Measures of Progress
Article by Wayne Visser
The Concept of Indicators
The world we live in is exceedingly complex. We use indicators to simplify things. Indicators work in the same way as a map. They are meant to be a guide, a representation of reality, which help us to understand the lie of the land. The scale of the map and what it is trying to measure will determine how accurately and completely it approximates reality.
It is the same with indicators. Some indicators are high level, global estimates; others are detailed, local measures. Some focus on economic activity; others on social welfare. They help us to understand ‘where we’re at’ and how things have changed over time. Checked against our objectives, indicators tell us whether things are good or bad, better or worse.
So far, so good. Except that sometimes we get lazy. In the midst of our information overload, we are tempted to oversimplify. We settle for using in a 1:50 000 scale map, when we really need a 1: 5 000. Or we use a two-dimensional route map, when a three dimensional contour map is called for. This is the main problem with economic indicators today.
Limitations of GDP
Gross Domestic Product (GDP) is the classic example. GDP is a simple and useful measure of economic activity: the sum of all the goods and services produced and sold in a country in a given year. Yet ever since its invention, politicians, multilateral agencies and economists have used GDP as a proxy measure for progress, welfare and quality of life.
This was never the intention. GDP’s creator Simon Kuznets said in 1934: “The welfare of a nation can scarcely be inferred from a measurement of national income.”
The main weakness of using GDP as a measure of progress is that it measures the quantity, but not the quality, of economic growth. Hence, if there is a war or an environmental catastrophe or a growth in the drugs trade, more goods and services are sold, but society is not better off as a result. To simplify, it makes no distinction between the ‘goods’ and ‘bads’ in the economy.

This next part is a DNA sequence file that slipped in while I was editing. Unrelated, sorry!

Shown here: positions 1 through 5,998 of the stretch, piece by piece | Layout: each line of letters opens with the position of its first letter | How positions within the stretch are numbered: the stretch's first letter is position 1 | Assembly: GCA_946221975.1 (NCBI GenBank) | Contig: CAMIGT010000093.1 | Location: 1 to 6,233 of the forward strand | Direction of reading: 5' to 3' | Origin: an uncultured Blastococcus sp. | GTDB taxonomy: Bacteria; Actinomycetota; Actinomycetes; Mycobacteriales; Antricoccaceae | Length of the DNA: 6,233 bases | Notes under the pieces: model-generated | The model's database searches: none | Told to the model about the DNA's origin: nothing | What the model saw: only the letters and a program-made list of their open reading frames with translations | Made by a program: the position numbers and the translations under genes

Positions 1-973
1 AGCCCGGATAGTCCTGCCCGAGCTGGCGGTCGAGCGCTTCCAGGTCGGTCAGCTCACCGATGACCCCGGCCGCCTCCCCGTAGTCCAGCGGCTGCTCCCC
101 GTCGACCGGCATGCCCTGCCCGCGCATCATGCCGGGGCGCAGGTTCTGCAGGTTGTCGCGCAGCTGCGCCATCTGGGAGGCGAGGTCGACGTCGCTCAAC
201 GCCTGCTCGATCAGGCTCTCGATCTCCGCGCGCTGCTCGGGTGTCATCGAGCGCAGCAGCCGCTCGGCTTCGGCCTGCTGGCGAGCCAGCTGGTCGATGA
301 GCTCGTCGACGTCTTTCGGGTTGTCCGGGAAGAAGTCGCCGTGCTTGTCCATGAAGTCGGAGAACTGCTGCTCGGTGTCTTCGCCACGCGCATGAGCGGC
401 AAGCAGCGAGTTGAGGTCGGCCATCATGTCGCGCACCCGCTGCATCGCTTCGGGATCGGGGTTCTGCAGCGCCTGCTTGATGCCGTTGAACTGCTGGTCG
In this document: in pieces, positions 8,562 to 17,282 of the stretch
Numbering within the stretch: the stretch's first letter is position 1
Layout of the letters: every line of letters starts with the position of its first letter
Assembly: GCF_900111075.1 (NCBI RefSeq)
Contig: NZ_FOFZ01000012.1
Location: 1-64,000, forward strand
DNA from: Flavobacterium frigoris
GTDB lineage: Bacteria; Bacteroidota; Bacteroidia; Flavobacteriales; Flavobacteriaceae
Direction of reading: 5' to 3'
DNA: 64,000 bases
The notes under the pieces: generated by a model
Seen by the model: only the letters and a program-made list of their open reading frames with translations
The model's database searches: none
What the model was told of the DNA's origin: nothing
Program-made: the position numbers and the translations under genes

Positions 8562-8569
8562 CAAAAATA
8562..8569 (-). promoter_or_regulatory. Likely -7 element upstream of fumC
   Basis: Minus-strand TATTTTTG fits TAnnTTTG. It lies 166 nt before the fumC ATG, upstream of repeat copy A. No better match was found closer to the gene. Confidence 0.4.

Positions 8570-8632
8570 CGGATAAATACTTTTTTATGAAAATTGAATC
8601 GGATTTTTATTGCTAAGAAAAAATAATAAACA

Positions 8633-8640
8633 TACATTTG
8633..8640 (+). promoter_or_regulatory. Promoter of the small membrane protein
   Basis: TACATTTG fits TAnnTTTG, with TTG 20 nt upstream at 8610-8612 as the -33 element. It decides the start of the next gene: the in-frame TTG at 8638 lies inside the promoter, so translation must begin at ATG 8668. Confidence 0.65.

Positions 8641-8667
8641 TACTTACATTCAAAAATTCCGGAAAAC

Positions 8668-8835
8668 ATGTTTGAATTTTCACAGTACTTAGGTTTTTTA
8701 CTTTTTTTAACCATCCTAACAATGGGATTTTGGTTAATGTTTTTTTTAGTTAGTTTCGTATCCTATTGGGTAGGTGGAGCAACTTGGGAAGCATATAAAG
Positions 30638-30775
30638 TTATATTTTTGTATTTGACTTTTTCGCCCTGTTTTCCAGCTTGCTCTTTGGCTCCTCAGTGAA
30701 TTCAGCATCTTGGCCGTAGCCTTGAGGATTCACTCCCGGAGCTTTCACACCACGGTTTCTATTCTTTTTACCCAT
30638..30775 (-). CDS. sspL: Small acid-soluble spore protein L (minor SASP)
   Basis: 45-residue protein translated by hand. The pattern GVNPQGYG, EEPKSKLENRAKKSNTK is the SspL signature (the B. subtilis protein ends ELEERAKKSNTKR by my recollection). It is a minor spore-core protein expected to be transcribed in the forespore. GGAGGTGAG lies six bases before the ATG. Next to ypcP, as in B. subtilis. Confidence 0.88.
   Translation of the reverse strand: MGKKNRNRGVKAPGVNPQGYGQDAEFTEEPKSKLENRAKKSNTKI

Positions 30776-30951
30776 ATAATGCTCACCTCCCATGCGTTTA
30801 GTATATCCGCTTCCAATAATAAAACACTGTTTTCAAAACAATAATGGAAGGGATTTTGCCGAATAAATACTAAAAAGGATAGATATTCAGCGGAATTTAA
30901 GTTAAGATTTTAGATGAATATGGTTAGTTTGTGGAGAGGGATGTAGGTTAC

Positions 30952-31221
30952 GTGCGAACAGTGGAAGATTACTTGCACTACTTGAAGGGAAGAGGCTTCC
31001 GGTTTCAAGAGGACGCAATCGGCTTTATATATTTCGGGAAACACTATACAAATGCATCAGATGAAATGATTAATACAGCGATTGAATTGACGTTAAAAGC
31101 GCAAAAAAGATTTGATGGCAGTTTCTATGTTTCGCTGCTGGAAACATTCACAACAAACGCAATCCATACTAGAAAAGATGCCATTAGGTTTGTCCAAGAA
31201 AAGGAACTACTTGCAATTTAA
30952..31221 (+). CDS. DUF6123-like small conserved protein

Another fundamental flaw with GDP is that it ignores vast areas of economic activity, simply because it is not included in the formal economy. This includes the ‘invisible’ work performed by households, parents, communities, charities, religious institutions, non-governmental organisations and the informal sector. The economic value of these ‘free’ activities is substantial.
The third limitation of GDP is that it hides inefficiencies and double counting. If a bakery in Cape Town bakes bread and trucks it up to Johannesburg to sell, and a Johannesburg bakery sends identical bread to Cape Town for sale, GDP counts the economic effort spent on both. But is this efficient? Are we better off than if each had sold the bread locally?
GDP also fails to pick up inequity or ethical considerations. It tells us nothing about the conditions under which the goods and services were produced, who are buying them or how the revenues are …
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Cite this article
Visser, W. (1997) Beyond Growth: Measures of Progress. Money Values online column.